The rise of commodities
The trouble with the barter system was that there was no standardization and no real measure of value. Trading in commodities became a way to assign a higher value to items, and certain commodities developed greater value because they were more useful.
In this sense, cattle, salt, sugar, wood, tobacco, and textiles were considered valuable commodities, though many of these items were impractical as they could not be divided or might go bad. While the barter system worked for hundreds of years, it was impractical as most commodities couldn't be easily transported.
Cowrie shells simplified trade and commerce, as they were easy to carry and allowed currency to be standardized to some extent. But, with no real value and no centralized authority, cowrie shells didn't enjoy a lengthy reign.
By 1100BC, bronze castings started to be used in China, which was soon replaced by gold sheets of varying sizes to represent different values. Gold and other precious metals were often used as currency, either in the form of ingots or objects like rings that could be exchanged for goods and services. Because of the need to weigh and verify each item for authenticity, this type of currency didn't gain widespread traction. Additionally, they were not accepted in all markets, so their value was limited.
The first coin is minted: 600BC
The first known hard currency appeared in 600BC in Lydia, now part of Turkey. Invented by King Alyattes of Lydia, the first coin was made of electrum metal and featured an image of a roaring lion.
The Lydian Stater differed significantly from previous forms of currency in that since the government issued it, it was trusted by foreign traders throughout Europe. From that time forward, trade advanced quickly, connecting the East and the West in commercial enterprise.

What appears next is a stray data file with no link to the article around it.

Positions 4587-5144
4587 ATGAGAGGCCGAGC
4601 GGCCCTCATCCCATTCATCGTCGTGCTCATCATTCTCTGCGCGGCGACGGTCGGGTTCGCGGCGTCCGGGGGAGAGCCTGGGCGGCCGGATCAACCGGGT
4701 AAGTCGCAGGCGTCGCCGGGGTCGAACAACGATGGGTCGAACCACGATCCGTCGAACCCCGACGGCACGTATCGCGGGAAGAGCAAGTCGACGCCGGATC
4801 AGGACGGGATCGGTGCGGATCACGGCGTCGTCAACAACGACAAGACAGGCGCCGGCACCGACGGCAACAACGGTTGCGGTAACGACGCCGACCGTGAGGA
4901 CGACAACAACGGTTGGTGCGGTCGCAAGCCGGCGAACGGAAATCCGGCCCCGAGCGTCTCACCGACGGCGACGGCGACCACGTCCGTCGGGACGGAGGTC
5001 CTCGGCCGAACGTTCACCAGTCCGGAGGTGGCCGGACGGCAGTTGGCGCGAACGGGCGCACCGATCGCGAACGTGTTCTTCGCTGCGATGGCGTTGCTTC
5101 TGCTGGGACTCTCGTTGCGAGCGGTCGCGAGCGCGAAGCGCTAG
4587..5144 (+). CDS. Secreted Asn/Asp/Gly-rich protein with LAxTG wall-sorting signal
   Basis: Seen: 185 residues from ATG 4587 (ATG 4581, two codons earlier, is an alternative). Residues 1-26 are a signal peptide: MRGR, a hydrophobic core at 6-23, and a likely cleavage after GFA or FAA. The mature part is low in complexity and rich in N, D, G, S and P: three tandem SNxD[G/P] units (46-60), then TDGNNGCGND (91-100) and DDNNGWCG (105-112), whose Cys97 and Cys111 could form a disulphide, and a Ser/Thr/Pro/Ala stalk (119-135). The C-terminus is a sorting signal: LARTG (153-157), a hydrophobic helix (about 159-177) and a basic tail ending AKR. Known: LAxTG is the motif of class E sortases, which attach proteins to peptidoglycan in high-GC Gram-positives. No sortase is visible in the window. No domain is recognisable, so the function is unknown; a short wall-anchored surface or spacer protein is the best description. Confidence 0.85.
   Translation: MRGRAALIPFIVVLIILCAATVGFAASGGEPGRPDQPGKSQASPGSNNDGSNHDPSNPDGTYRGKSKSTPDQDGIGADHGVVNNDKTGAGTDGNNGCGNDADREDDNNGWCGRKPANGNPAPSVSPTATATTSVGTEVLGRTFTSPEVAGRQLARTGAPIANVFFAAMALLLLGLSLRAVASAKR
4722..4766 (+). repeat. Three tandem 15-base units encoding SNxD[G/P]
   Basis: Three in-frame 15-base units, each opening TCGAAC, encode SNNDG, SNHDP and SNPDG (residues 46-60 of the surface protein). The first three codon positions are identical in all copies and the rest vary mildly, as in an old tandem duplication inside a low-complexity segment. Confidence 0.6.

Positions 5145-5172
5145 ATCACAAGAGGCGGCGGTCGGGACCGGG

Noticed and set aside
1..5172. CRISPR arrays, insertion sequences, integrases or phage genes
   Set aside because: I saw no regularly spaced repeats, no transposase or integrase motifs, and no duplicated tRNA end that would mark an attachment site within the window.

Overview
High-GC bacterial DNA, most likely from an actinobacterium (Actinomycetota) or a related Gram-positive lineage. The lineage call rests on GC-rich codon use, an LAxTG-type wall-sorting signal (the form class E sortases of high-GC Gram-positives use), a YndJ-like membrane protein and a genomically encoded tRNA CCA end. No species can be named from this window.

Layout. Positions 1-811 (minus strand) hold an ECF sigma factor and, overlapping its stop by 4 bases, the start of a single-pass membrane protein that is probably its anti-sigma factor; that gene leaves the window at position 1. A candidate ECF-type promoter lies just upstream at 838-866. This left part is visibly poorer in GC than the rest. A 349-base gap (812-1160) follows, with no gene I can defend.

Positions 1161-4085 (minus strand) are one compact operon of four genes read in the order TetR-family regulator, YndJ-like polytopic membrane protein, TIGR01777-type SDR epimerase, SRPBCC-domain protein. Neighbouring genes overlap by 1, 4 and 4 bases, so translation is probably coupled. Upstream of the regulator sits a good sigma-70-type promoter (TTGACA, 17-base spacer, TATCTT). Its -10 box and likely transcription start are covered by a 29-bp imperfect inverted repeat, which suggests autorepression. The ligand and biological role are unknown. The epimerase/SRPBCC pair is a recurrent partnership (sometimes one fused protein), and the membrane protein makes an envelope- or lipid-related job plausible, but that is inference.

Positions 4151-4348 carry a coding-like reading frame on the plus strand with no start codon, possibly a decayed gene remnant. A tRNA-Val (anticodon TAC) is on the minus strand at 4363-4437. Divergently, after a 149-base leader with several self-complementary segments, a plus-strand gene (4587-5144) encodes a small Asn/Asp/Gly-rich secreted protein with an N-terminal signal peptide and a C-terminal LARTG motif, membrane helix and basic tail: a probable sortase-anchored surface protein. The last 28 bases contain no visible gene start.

Perhaps the most critical characteristic of the Stater was that it was legal tender with an assigned value. Because there were a finite number of coins, their value grew as did the demand for them. Additionally, it was accepted as a currency outside of the region, imbuing its holder with enduring wealth and buying power.
The emergence of paper money
As revolutionary as the Stater was, it was still cumbersome to carry a large quantity of them as the metal was heavy and needed to be weighed and counted to define value. Counterfeiters made quick work of knocking off the coins and passing them off as real.
While paper money didn't make its way into our pockets until the 18th century, early European merchants often used certificates that assigned a certain quantity of money to a transaction while the silver, gold, or other coinage remained in a vault.
Just as money helped to broaden our horizons in ancient times, it continues to be a force for progress today.
About: Mr. Rory Brown is a Managing Partner and Co-Founder of Nicklaus Brown & Co. Rory Brown is also the co-founder of Lydian, which gained him recognition by Ernst & Young as Financial Service Entrepreneur of the Year, and was a member of the INC 500 for multiple times. He is currently most passionate about delving into the history of money and how our modern currency has evolved into what it is today. In his spare time, he can be found pouring over the history of the Lydians - the first people to have used gold and silver coinage.